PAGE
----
cranial nervesoriginate from the brainstem, and mainly control the functions of the anatomic structures of the head with some exceptions. The nuclei of cranial nerves I and II lie in the forebrain and thalamus, respectively, and are thus not considered to be true cranial nerves. CN X (10) receives visceral sensory information from the thorax and abdomen, and CN XI (11) is responsible for innervating the sternocleidomastoid and trapezius muscles, neither of which is exclusively in the head. Spinal nerves take their origins from the spinal cord. They control the functions of the rest of the body. In humans, there are 31 pairs of spinal nerves: 8 cervical, 12 thoracic, 5 lumbar, 5 sacral and 1 coccygeal. The naming convention for spinal nerves is to name it after the vertebraimmediately above it. Thus the fourth thoracic nerve originates just below the fourth thoracic vertebra. This convention breaks down in the cervical spine. The first spinal nerve originates above the first cervical vertebra and is called C1. This continues down to the last cervical spinal nerve, C8. There are only 7 cervical vertebrae and 8 cervical spinal nerves.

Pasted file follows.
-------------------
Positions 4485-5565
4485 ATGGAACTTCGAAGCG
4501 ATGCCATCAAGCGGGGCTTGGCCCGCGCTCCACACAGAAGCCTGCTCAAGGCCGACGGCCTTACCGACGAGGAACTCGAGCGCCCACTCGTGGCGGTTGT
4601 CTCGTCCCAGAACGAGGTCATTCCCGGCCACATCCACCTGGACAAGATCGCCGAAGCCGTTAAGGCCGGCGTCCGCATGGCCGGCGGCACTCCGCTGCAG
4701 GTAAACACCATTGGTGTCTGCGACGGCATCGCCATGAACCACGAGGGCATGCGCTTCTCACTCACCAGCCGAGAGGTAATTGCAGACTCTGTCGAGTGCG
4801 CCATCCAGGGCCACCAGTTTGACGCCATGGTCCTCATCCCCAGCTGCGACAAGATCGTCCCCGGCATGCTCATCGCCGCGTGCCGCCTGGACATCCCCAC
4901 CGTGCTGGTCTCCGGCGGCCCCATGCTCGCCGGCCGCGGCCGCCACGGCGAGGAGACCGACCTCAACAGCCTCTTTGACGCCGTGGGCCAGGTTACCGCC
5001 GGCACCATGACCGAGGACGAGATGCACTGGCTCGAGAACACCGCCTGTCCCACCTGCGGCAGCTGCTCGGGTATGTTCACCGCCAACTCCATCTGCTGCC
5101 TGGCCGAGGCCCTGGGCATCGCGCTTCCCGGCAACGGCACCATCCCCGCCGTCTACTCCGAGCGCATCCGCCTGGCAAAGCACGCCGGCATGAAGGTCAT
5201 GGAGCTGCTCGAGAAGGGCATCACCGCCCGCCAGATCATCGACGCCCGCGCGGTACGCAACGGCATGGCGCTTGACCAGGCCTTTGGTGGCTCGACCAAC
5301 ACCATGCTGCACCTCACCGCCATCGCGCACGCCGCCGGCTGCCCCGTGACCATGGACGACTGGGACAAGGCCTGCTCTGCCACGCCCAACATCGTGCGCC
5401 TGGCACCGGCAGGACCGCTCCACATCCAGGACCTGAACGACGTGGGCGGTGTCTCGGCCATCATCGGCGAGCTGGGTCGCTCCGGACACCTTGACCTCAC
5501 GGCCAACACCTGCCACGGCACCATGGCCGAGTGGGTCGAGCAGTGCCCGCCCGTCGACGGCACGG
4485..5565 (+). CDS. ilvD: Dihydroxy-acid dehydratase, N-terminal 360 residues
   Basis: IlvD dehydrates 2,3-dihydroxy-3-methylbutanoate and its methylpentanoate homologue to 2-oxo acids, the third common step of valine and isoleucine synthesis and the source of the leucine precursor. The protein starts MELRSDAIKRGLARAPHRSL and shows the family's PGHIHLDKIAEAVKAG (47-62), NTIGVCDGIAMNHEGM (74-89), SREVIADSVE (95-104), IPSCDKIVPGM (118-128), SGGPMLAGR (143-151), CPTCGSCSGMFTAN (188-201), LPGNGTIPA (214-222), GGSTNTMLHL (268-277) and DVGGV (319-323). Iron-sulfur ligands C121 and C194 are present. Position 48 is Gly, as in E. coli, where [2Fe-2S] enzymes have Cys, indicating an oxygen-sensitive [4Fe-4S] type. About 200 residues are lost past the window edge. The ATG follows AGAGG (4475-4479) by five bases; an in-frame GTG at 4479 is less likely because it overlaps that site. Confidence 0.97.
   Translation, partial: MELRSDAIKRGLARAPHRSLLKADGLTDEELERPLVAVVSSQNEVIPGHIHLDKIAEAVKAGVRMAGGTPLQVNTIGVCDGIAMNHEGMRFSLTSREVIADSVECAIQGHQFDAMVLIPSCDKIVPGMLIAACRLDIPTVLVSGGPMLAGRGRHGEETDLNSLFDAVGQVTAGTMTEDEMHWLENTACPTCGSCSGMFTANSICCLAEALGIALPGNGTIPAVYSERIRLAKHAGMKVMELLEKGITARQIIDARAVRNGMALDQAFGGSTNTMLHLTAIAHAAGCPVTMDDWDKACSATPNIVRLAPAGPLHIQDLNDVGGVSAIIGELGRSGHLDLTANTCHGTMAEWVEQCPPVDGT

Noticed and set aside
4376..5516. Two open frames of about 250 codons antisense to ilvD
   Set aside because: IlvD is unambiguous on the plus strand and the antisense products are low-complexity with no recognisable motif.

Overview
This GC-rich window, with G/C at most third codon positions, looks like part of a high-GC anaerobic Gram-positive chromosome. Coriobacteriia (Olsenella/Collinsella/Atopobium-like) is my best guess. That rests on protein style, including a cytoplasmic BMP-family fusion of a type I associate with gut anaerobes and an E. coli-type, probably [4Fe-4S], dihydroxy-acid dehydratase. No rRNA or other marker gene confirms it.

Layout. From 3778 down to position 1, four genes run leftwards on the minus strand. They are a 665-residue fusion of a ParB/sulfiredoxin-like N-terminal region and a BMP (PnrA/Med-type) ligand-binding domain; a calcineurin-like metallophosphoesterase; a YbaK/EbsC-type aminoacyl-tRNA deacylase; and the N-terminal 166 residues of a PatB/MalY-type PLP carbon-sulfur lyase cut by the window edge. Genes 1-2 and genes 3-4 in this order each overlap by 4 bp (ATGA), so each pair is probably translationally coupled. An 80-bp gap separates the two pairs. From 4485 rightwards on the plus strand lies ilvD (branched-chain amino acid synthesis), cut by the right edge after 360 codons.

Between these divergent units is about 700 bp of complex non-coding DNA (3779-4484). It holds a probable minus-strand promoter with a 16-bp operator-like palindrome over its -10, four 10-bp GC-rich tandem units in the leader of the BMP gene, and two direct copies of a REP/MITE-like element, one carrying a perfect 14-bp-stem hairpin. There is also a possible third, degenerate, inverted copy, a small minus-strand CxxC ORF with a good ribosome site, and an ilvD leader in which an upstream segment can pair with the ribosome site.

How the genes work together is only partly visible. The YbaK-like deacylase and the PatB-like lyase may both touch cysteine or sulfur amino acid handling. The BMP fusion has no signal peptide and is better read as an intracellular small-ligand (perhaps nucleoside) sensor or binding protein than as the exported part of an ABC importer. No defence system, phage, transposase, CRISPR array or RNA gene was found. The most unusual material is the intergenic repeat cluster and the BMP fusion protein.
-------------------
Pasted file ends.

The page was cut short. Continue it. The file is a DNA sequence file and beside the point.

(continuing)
Cervical spinal nerves (C1-C4)
The first 4 cervical spinal nerves, C1 through C4, split and recombine to produce a variety of nerves that subserve the neck and back of head.
Spinal nerve C1 is called the
suboccipital nervewhich provides motor innervation to muscles at the base of the skull.C2 and C3 form many of the nerves of the neck, providing both sensory and motor control. These include the greater occipital nervewhich provides sensation to the back of the head, the lesser occipital nervewhich provides sensation to the area behind the ears, the greater auricular nerveand the lesser auricular nerve. See occipital neuralgia.The phrenic nervearises from nerve roots C3, C4 and C5. It innervates the diaphragm, enabling breathing. If the spinal cord is transected above C3, then spontaneous breathing is not possible. See myelopathy
Brachial plexus (C5-T1)
The last four cervical spinal nerves, C5 through C8, and the first thoracic spinal nerve, T1,combine to form the
brachial plexus, or plexus brachialis, a tangled array of nerves, splitting, combining and recombining, to form the nerves that subserve the arm and upper back. Although the brachial plexus may appear tangled, it is highly organized and predictable, with little variation between people. See brachial plexus injuries
Before forming three cords
The first nerve off the brachial plexus, or plexus brachialis, is the